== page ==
EU alcohol strategy must aim to create 'responsible drinking culture'

Written by Romana Jordan on 13 March 2014 in Special Report
Special Report

Romana Jordan presses for more information, education and application of the laws related to alcohol abuse.

One of the topics, dealt with at the end of the 7th parliamentary term in the environment, public health and food safety committee was to do with a common, yet very harmful factor of our everyday lives, alcohol abuse.

In Europe we consume the most alcohol per capita in the world. Over one fifth of the European population aged 15 years and above admit to heavy episodic drinking, five or more drinks on an occasion, at the least once a week. In my country, Slovenia, those numbers are even higher: more than one quarter of Slovenian youngsters aged 15 are drinking alcoholic beverages at least once a week, and the trend of binge drinking is on the rise.

And nothing is happening despite strong national legislation and prohibition of sales of alcoholic beverages to those under the legal age for purchase. In fact, proper implementation of the laws in this area is a common European issue.

Negative consequences of excessive alcohol consumption are numerous, affecting individuals as well as society as a whole. Alcohol abuse can lead to addiction which increases the risk factors for numerous health problems, such as acute cardiovascular diseases and various types of cancer.

Often families and relatives suffer as well, because they are more likely to be exposed to domestic violence. According to the WHO, alcohol abuse leads to 30-50 per cent of domestic violence incidences. Children and the unborn children of alcohol consuming mothers make up a large proportion of alcohol abuse victims.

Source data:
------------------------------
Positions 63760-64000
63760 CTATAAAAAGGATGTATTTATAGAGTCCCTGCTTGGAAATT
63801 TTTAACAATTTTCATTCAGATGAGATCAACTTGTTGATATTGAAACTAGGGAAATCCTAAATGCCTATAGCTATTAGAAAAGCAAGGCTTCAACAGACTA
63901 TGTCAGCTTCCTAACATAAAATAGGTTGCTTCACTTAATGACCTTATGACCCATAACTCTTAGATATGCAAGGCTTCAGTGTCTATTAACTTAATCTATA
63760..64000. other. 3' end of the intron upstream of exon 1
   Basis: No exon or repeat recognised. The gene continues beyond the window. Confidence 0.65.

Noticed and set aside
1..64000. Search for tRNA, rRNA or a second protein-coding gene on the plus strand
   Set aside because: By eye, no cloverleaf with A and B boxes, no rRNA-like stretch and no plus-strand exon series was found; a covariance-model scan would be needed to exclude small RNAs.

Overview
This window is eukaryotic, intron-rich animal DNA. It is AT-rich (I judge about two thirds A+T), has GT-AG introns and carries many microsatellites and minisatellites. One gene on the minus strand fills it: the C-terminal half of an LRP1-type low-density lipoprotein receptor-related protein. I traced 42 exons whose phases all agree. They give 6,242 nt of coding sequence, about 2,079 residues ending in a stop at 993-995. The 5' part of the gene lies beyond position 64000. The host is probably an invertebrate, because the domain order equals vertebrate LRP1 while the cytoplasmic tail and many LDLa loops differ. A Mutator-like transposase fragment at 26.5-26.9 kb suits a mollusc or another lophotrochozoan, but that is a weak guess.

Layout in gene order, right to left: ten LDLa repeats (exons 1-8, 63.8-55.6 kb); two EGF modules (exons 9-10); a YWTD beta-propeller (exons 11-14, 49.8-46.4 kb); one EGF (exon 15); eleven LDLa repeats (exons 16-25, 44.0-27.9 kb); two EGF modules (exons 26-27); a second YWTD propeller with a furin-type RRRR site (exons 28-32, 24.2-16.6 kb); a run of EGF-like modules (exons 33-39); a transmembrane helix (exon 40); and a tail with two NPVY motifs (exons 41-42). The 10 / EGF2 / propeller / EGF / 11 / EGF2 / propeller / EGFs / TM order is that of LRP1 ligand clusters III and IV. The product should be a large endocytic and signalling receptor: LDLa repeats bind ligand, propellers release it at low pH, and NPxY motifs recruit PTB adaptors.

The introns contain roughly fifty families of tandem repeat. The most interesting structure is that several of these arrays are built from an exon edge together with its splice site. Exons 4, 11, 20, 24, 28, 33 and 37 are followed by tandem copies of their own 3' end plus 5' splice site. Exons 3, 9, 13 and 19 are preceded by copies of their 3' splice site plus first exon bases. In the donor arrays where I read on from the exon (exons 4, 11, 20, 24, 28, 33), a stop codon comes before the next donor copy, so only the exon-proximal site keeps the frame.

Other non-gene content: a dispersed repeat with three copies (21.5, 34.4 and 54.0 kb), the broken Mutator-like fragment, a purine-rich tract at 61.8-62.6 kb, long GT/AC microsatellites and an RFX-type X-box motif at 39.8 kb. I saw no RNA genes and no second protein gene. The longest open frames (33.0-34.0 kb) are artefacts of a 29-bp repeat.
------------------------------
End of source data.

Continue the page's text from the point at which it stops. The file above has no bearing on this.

In our societies the consequences of alcohol abuse are wide ranging, they involve the health sector, social and employment policy and impact on the lives of everyone whether they are heavy drinkers or not. For example, the influence of alcohol and drink driving on road safety is frightening and a constant threat to us all.

I am often asking myself whether young people consider that the only consequence of alcohol abuse is having a hangover the next day. Are they aware of hidden short-term risks when being drunk, the long-term cumulative risk of excessive alcohol consumption and the impact on others?

Our society is being too tolerant to alcohol abuse, which is worrying. Whereas parents are strictly against any drug consumption, they seem to be simply unaware that alcohol is also one of the very dangerous drugs. Alcohol abuse can cause addiction, the health consequences are numerous and evident, excessive intake of alcohol can even be life-threatening.

Members of the European parliament are asking the commission and national governments to act more decisively in this area. We emphasised that the priority measures must include young people, pregnant women, and efforts to reduce the number of road accidents due to alcohol consumption. We expect from the commission a more determined, efficient and up-to-date action.

I do not want to demonise alcohol. It is widely recognised that a glass of wine or beer a day may be a welcome complement to a meal. Rather, our proposals are focusing on individuals and the ways to inform them properly in order to create a responsible drinking culture without negatively impacting on our national gastronomic traditions.

About the author

Romana Jordan is a substitute member of parliament's environment, public health and food safety committee

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